Dec 21, 2018 - 5:15pm

Thank you so much for doing this! Super helpful and goes in depth into parts of the process that other threads usually skate over - I really appreciate it!

Wanted to dive a bit deeper into DDs and get a feel for how you talked about your project experience. I noted a few of the points from your original post but could kind of tell you were looking to appeal to both bankers and consultants when it came to talking about the deal.
From my understanding (and please correct me if I'm wrong), DDs in consulting offer a bit of a different experience, and therefore different talking points. How did you tackle that and prove your thorough understanding of your project(s)?

For context, I'm starting at an mbb next year and wanted to start figuring out what to reflect on and keep track of as I jump on projects so I don't miss anything important. Thanks again!

Dec 21, 2018 - 6:11pm

Happy to elaborate - you're right that I was trying to remain generic in the post itself so that I can cater to both bankers and consultants.

I think PE firms take it a little easier on consultants than bankers in terms of talking about their projects/DDs/cases. That being said, you still have to do a great job at articulating your understanding of the case and your role.

If you have a general case: I recommend you spin your experience at MBB to be finance forward. For example, if you did strategy work for Lego, push to get on the work stream that does modeling / financing analysis. When you write your resume and talk through this experience, it'll be much easier to show off your business acumen compared to if you were doing a org redesign. PE folks love their numbers.

If you are actually doing a DD for a PE firm: You shouldn't have trouble talking through what you did. You'll have an ~100+ slide deck from your diligence saved - so I would spend time understanding all the drivers, merits and risks of the deal. At MBB, you also have a HUGE amount of proprietary information on your company's 'google drive' equivalent. Spend time going through these decks to have a good view on the industry that the PE target operates.

When describing the DD, always go in this order (this is what I did with HHs):
- What are the main highlights of the DD that your team worked on
- What are the main highlight you worked on (ex: if you built a model, be prepared to walk them through the model and all of the associated numbers)
- What was the result / what did you recommend to the client
- Did you think it was a good buyout target and why

Hope this helps!

Dec 26, 2018 - 11:14am

Thanks so much for this. I was wondering if you'd be willing to share some of the firms you put in your tier 1/2/3 buckets? had previously thought that besides Bain Cap, no MFs really took consultants. Also how does the process differ by consulting firm? A lot of ppl mention MBB as a whole, but it seems that Bain > Mck >> BCG when it comes to PE recruiting. If someone wants to do consulting out of undergrad then do PE, is it important to decide between MBB based on PR exit ops?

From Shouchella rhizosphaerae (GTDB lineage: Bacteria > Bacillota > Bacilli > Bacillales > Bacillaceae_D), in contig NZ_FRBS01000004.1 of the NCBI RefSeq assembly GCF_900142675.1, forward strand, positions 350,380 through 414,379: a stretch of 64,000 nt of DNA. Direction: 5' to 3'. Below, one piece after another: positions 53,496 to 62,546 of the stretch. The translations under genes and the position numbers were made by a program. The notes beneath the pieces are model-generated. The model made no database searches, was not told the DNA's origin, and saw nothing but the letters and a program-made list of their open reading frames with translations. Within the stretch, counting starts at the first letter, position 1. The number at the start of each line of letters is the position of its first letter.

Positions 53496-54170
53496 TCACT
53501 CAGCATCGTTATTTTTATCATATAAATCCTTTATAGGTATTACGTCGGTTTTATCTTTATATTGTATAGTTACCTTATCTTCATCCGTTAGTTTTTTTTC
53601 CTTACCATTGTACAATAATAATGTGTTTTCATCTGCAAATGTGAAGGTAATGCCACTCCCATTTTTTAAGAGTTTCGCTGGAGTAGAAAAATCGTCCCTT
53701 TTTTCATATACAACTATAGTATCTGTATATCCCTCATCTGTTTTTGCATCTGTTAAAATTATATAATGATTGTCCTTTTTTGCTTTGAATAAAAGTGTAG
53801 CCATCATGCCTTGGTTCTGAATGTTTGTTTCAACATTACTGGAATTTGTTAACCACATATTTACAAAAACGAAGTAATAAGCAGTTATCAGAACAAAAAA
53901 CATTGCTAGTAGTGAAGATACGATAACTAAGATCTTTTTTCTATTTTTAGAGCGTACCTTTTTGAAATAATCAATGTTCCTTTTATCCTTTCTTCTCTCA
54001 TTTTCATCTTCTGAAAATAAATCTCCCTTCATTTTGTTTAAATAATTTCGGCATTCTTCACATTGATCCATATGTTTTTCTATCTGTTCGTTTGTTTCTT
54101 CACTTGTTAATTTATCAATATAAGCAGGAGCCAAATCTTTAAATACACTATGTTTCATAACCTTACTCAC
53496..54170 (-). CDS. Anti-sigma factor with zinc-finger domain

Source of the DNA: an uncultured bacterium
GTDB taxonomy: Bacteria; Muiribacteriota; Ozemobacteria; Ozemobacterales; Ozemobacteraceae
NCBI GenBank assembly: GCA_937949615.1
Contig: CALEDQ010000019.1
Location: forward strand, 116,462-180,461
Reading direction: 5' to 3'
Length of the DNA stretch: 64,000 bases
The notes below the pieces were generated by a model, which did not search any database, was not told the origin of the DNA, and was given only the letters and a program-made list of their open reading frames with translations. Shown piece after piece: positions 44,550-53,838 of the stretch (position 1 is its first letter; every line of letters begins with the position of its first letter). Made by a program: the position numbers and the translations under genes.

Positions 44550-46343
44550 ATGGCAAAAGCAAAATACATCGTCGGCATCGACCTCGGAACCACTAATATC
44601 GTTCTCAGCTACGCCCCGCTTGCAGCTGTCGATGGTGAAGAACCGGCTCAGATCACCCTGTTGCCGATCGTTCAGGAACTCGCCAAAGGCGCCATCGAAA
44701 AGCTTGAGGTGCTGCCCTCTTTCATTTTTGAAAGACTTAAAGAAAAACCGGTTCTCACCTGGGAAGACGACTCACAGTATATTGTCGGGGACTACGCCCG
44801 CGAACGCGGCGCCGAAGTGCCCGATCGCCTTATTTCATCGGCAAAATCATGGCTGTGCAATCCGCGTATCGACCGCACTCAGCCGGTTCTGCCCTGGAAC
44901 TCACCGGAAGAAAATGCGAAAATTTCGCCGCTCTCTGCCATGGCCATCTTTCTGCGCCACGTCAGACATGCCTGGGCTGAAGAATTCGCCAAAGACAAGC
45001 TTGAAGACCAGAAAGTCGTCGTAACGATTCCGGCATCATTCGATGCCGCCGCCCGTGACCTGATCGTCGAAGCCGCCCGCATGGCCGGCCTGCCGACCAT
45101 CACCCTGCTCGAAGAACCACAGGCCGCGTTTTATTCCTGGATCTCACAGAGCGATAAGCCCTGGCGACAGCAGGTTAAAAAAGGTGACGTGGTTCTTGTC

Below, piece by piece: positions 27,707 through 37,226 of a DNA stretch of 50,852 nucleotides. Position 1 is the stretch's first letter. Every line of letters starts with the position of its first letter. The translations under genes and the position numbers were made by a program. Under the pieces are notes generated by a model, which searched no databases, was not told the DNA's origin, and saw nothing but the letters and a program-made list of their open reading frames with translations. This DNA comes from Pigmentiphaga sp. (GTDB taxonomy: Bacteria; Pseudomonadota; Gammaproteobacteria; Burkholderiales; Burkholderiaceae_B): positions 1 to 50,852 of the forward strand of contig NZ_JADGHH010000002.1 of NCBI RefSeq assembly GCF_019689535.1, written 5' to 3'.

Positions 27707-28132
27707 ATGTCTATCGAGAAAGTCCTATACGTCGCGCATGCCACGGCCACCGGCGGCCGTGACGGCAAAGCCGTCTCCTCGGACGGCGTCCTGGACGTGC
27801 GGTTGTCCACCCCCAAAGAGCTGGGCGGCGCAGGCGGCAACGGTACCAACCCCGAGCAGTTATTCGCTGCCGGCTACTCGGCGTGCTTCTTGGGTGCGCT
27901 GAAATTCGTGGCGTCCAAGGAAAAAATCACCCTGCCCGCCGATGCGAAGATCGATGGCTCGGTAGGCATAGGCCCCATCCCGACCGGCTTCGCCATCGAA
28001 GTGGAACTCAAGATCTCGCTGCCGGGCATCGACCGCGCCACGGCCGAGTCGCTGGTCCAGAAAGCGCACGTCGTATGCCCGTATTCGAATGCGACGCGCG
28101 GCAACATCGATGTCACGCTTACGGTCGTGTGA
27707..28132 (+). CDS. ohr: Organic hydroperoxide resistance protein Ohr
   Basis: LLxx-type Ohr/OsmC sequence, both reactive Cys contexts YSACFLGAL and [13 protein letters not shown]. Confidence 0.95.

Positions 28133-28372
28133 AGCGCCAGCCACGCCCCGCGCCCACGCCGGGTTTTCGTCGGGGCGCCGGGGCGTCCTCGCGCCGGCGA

Dec 26, 2018 - 3:52pm

People group MBB together because most consultant-friendly funds are open to hiring from any of the three. It's similar to grouping Evercore and PJT together. That being said, Bain has the most success in PE recruitment because of the success/familiarity of their PEG group. I would guess the order is Bain >> McK > BCG in terms of volume of PE exits. If your single goal out of undergrad is to land a job in PE while pursuing consulting, I would probably choose Bain. If you aren't 100% sure that PE is for you, I would just choose the firm you'll enjoy the most.

I won't provide my exact rankings, but here is a non-exhaustive list of MM/UMM/MF that hire consultants:
- Bain Capital
- H&F
- Warburg
- Advent
- New Mountain
- Berkshire Partners
- Onex
- Golden Gate
- Sycamore
- Charlesbank

Once again, this list is non-exhaustive. I've seen (few) consultants land jobs at KKR, Carlyle, etc. I've also seen some consultants go to newer shops like Cove Hill and AVALT, etc.

All in all, I strongly recommend you look on LinkedIn or company websites to see how each firm hires, and manage your tiers accordingly.

Feb 15, 2019 - 8:27am

Hey, thanks for doing this.

I was wondering what you thought about the opportunities from P-EY/LEK? I've seen a fair amount of alumni from these at MM/some MF shops but obviously less than Bain or McKinsey. Just wondering if you had any insight on how HHs/PE firms screen resumes - does it seem like if you're not at M/B, you get cut?

Dec 26, 2018 - 3:16pm

Going to be a lot harder due to the lack of modeling compared to IB but there are definitely PE funds that routinely hire consultants. I'd look around on LinkedIn. Bain seems to be best for exits to Bain Capital but I've also seen guys from Mck and BCG at different funds also.

Start Discussion

Popular Content See all

Girlfriend vs PE
+101PEby Investment Analyst in Private Equity - Growth Equity">Investment Analyst in PE - Growth
First year analyst, still feel incompetent and like I haven’t learned anything
+33IBby 1st Year Analyst in Investment Banking - Mergers and Acquisitions">Analyst 1 in IB-M&A
Friends in IB are chilling hard, how can I get this?
+21IBby 3rd+ Year Associate in Private Equity - LBOs">Associate 3 in PE - LBOs
Q&A: Associate at MM Private Equity fund
+18PEby 1st Year Associate in Private Equity - LBOs">Associate 1 in PE - LBOs

Total Avg Compensation

January 2021 Private Equity

  • Principal (6) $693
  • Director/MD (15) $627
  • Vice President (58) $366
  • 3rd+ Year Associate (60) $272
  • 2nd Year Associate (116) $246
  • 1st Year Associate (250) $224
  • 3rd+ Year Analyst (23) $162
  • 2nd Year Analyst (57) $138
  • 1st Year Analyst (163) $119
  • Intern/Summer Associate (18) $71
  • Intern/Summer Analyst (178) $59

Leaderboard See all

LonLonMilk's picture
Jamoldo's picture
Secyh62's picture
CompBanker's picture
redever's picture
frgna's picture
Edifice's picture
Addinator's picture
bolo up's picture
bolo up
NuckFuts's picture